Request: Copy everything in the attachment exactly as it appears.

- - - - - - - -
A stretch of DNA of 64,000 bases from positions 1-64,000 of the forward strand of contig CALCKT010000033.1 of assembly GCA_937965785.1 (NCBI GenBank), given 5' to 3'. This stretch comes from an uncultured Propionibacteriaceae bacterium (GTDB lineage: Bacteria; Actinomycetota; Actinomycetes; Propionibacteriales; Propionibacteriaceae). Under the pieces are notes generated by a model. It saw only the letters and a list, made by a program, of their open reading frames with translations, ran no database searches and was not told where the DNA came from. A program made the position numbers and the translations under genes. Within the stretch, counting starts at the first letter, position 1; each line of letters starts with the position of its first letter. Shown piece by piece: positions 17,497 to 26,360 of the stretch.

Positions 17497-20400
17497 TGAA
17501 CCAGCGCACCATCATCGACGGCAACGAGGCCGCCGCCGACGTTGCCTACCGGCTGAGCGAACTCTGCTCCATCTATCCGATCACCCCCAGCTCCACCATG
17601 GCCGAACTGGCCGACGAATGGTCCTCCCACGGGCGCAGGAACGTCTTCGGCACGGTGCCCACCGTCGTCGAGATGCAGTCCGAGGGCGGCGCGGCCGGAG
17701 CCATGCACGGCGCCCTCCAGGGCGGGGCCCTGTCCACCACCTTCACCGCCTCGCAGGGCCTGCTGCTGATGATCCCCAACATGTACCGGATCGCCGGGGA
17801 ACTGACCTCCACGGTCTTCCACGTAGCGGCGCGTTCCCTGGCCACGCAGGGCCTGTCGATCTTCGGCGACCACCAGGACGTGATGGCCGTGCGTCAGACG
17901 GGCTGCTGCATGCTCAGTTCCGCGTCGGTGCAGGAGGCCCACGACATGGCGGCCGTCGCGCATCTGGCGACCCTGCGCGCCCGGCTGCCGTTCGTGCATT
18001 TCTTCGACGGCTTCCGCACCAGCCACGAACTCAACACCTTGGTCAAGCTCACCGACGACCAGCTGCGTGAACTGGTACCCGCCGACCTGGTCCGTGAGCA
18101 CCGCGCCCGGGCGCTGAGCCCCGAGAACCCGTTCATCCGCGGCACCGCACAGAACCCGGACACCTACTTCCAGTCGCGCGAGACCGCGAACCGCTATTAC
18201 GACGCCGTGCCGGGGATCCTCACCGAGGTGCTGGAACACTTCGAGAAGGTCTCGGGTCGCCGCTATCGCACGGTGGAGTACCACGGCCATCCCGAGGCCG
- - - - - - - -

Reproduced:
A stretch of DNA of 64,000 bases from positions 1-64,000 of the forward strand of contig CALCKT010000033.1 of assembly GCA_937965785.1 (NCBI GenBank), given 5' to 3'. This stretch comes from an uncultured Propionibacteriaceae bacterium (GTDB lineage: Bacteria; Actinomycetota; Actinomycetes; Propionibacteriales; Propionibacteriaceae). Under the pieces are notes generated by a model. It saw only the letters and a list, made by a program, of their open reading frames with translations, ran no database searches and was not told where the DNA came from. A program made the position numbers and the translations under genes. Within the stretch, counting starts at the first letter, position 1; each line of letters starts with the position of its first letter. Shown piece by piece: positions 17,497 to 26,360 of the stretch.

Positions 17497-20400
17497 TGAA
17501 CCAGCGCACCATCATCGACGGCAACGAGGCCGCCGCCGACGTTGCCTACCGGCTGAGCGAACTCTGCTCCATCTATCCGATCACCCCCAGCTCCACCATG
17601 GCCGAACTGGCCGACGAATGGTCCTCCCACGGGCGCAGGAACGTCTTCGGCACGGTGCCCACCGTCGTCGAGATGCAGTCCGAGGGCGGCGCGGCCGGAG
17701 CCATGCACGGCGCCCTCCAGGGCGGGGCCCTGTCCACCACCTTCACCGCCTCGCAGGGCCTGCTGCTGATGATCCCCAACATGTACCGGATCGCCGGGGA
17801 ACTGACCTCCACGGTCTTCCACGTAGCGGCGCGTTCCCTGGCCACGCAGGGCCTGTCGATCTTCGGCGACCACCAGGACGTGATGGCCGTGCGTCAGACG
17901 GGCTGCTGCATGCTCAGTTCCGCGTCGGTGCAGGAGGCCCACGACATGGCGGCCGTCGCGCATCTGGCGACCCTGCGCGCCCGGCTGCCGTTCGTGCATT
18001 TCTTCGACGGCTTCCGCACCAGCCACGAACTCAACACCTTGGTCAAGCTCACCGACGACCAGCTGCGTGAACTGGTACCCGCCGACCTGGTCCGTGAGCA
18101 CCGCGCCCGGGCGCTGAGCCCCGAGAACCCGTTCATCCGCGGCACCGCACAGAACCCGGACACCTACTTCCAGTCGCGCGAGACCGCGAACCGCTATTAC
18201 GACGCCGTGCCGGGGATCCTCACCGAGGTGCTGGAACACTTCGAGAAGGTCTCGGGTCGCCGCTATCGCACGGTGGAGTACCACGGCCATCCCGAGGCCG